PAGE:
The Moldovan pianist Alexander Paley has phenomenal technique, and he put together a program of music by Liszt and Weber that was calculated to show it off.

During recital at the Westmoreland Congregational United Church of Christ on Saturday, under the auspices of the Washington Conservatory of Music, his runs flew off the strings with crystal clarity. And his ornamental pirouettes were shapely and even; he nailed every one of them in a program that featured what was perhaps a record for the number of notes per second.

That the audience rose and cheered at the end was no surprise. Paley put on an impressive display of skill and concentration. But as an occasion for thoughtful music-making, the concert was a missed opportunity.

Sure, a Liszt Hungarian Rhapsody played with a heavy touch and an explosive conclusion may be fine as the rousing end of an otherwise more nuanced program, but a whole evening of such breathlessly loud playing left me far more impressed with Paley’s interest in playing the music than with his interest in the music itself.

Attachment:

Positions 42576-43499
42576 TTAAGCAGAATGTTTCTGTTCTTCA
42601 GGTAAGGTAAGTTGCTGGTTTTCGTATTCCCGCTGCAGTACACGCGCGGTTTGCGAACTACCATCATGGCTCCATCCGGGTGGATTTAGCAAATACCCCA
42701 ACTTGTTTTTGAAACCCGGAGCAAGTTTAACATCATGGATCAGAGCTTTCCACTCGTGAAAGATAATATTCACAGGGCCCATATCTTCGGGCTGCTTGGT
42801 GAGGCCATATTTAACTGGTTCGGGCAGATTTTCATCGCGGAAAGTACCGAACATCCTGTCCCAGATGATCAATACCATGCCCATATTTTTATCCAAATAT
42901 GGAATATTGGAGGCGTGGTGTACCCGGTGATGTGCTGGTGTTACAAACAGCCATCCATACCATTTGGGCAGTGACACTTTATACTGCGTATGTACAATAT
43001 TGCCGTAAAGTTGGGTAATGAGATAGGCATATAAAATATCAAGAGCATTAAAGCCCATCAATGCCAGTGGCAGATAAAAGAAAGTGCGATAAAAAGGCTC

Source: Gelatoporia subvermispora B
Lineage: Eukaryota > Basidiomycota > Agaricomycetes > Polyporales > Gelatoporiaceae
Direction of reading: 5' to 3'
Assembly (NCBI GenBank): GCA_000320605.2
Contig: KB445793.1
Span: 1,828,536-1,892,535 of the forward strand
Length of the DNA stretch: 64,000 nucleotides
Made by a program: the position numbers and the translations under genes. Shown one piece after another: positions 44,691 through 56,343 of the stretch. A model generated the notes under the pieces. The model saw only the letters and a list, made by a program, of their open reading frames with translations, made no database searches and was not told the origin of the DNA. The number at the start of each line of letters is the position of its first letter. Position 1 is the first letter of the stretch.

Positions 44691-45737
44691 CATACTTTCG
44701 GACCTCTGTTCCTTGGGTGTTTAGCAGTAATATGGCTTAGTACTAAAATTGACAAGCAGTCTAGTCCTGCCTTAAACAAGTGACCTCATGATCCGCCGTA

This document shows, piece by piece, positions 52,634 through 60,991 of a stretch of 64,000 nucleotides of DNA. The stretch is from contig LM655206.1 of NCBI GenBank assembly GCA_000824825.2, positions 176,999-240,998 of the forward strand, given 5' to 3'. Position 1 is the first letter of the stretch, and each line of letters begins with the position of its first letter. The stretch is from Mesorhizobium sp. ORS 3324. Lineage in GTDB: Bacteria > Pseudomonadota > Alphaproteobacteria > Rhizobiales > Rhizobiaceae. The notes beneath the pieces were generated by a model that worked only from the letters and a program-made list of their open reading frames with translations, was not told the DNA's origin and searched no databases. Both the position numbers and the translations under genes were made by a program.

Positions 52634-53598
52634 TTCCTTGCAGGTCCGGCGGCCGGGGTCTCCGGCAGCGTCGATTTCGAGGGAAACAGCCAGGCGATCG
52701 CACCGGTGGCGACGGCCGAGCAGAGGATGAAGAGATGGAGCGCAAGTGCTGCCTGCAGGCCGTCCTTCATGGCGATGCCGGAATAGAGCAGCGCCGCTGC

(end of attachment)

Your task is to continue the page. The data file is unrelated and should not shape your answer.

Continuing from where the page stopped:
Paley exhibited a light touch and let some air into the lines in each of the three Liszt Rhapsodies — a most welcome respite. Clearly, he has it in him to play delicately and thoughtfully.It’s just too bad that he didn’t want to more often.

Alexander Paley, pianist, performs at Westmoreland Congregational Church on Saturday in a concert presented by the Washington Conservatory of Music. (Courtesy of Washington Conservatory of Music/Courtesy of Washington Conservatory of Music)